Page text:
The demands of interacting over a screen during these unprecedented times has made futuristic aspects of the industry speed up and actually come into play today.

Robust Real Estate Market

Overall, the real estate market in Canada, Ontario and the GTA have remained robust throughout this public health crisis and the early economic fallout.

Early on, the government offered financial relief to Canadians impacted by the pandemic, the Bank of Canada reduced its key interest rate to stimulate the economy and residential sales and prices posted record growth in 2020 and into 2021.

In Ontario, the GTA remains one of the most desirable places for people to invest in real estate, live, work and raise a family.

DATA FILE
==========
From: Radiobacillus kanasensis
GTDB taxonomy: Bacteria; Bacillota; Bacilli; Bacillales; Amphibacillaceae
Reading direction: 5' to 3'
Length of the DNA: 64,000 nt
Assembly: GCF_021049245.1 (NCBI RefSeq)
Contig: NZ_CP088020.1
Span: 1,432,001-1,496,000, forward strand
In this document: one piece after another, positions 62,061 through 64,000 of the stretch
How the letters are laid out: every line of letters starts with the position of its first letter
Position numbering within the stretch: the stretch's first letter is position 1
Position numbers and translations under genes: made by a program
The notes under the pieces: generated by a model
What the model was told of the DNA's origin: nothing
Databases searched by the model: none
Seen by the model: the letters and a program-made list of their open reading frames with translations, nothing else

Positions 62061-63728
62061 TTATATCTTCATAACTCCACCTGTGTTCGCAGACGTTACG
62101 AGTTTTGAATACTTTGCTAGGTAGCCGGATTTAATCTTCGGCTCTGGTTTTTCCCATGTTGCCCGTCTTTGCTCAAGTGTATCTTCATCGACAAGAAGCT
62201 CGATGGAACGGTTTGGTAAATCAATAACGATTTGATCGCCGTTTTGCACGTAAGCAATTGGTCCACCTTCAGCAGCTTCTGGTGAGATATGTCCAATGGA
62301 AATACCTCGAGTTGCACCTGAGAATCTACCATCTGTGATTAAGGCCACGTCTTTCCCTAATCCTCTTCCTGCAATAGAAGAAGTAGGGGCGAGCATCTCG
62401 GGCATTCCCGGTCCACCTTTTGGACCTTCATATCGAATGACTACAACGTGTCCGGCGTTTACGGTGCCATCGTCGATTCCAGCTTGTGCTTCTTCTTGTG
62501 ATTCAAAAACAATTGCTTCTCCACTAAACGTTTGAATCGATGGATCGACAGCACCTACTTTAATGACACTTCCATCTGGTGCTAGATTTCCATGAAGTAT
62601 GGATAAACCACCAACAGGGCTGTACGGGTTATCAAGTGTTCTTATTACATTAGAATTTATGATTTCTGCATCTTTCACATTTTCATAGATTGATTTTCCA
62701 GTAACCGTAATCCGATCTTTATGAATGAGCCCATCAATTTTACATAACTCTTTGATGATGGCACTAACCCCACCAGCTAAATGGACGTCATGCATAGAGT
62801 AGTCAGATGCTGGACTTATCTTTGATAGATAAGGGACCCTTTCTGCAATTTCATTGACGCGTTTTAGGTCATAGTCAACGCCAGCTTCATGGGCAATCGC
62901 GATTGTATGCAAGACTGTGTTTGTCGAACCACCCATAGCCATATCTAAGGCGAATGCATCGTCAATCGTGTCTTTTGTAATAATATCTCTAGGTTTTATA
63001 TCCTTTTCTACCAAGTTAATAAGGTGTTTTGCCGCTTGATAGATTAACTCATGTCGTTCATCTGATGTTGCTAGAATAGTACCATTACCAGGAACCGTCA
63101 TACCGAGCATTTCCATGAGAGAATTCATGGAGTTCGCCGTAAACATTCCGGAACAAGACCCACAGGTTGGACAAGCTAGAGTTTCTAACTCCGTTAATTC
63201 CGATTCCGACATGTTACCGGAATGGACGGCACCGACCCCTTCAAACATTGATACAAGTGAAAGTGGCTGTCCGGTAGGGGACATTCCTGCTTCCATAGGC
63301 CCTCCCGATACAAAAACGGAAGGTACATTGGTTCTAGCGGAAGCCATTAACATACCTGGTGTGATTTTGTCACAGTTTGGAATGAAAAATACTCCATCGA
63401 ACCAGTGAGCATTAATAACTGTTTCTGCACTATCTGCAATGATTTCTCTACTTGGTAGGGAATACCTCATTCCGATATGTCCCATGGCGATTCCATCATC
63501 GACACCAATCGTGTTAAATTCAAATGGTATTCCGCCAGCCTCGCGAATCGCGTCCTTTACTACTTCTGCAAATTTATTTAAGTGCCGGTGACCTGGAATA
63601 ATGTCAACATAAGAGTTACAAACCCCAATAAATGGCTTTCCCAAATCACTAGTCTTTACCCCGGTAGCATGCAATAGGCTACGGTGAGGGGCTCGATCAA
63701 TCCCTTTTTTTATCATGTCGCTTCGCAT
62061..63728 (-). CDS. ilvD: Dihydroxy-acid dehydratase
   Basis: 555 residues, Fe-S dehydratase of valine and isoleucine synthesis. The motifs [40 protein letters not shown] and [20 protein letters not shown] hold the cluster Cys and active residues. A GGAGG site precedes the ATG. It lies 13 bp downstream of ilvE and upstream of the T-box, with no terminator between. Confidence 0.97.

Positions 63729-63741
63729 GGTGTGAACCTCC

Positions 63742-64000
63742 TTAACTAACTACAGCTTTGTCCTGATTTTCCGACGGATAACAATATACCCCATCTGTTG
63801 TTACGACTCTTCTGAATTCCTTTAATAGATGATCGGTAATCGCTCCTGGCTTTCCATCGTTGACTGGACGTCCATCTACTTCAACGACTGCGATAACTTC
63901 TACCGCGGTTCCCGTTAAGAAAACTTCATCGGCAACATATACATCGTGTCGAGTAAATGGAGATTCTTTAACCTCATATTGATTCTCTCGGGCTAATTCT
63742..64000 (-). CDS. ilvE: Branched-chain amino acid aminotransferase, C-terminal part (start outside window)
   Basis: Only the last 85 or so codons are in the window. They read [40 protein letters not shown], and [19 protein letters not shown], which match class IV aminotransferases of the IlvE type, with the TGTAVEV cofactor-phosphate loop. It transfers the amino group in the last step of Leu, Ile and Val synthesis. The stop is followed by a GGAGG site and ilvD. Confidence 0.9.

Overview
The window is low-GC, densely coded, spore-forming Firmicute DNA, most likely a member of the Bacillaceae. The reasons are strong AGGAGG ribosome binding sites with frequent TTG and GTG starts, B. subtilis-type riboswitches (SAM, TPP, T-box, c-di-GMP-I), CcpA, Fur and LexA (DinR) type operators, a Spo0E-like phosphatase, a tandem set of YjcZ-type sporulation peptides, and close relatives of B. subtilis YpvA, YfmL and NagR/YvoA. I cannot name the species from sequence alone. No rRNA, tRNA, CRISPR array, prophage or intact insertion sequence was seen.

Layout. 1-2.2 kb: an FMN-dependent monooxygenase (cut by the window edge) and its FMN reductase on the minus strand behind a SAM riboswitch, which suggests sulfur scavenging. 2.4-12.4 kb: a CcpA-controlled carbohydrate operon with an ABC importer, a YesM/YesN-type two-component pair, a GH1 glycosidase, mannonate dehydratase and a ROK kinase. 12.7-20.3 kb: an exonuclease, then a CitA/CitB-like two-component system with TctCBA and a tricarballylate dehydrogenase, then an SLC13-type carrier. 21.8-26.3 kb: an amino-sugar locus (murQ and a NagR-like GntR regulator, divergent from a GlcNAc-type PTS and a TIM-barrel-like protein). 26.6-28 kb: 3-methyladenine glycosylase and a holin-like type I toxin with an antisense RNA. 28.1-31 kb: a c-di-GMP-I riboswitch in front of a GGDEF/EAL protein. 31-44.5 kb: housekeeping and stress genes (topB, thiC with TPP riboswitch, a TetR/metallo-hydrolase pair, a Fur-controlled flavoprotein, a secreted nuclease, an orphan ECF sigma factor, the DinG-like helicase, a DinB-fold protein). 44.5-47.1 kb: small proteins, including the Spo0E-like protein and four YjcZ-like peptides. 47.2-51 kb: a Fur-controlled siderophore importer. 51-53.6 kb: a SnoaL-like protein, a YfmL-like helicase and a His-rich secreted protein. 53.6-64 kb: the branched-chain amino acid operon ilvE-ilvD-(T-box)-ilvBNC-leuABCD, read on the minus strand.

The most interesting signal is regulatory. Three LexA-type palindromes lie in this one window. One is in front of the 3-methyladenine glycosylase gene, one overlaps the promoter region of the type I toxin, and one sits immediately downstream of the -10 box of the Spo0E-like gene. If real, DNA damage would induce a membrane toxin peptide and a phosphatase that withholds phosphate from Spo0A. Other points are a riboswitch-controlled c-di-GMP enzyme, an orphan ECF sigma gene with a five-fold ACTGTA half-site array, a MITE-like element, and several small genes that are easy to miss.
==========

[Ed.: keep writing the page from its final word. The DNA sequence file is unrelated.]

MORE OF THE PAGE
In the 12 months between July 2019 and July 2020, a net 60,000 people, left the City of Toronto and Peel Region for other parts of the province. This represents primarily children under the age of 5 and their parents, who moved in search of family-friendly housing and lower costs, since working remotely replaced a long commute.

A research paper published by Ottawa-based Smart Prosperity Institute and the Ontario Home Builder’s Association states that Ontario’s population is forecast to grow by more than 2.2 million people over the next decade, and it is estimated thatthe nation’s most populous province will need approximately one million new homes by 2030 to meet that demand.

The last few years have proven that the demand for housing remains robust in Toronto, the GTA and across southern Ontario, and that the real estate industry is dedicated to innovating, adapting and building homes for people and families across the province.

Smart Prosperity Insitute/OHBA release link: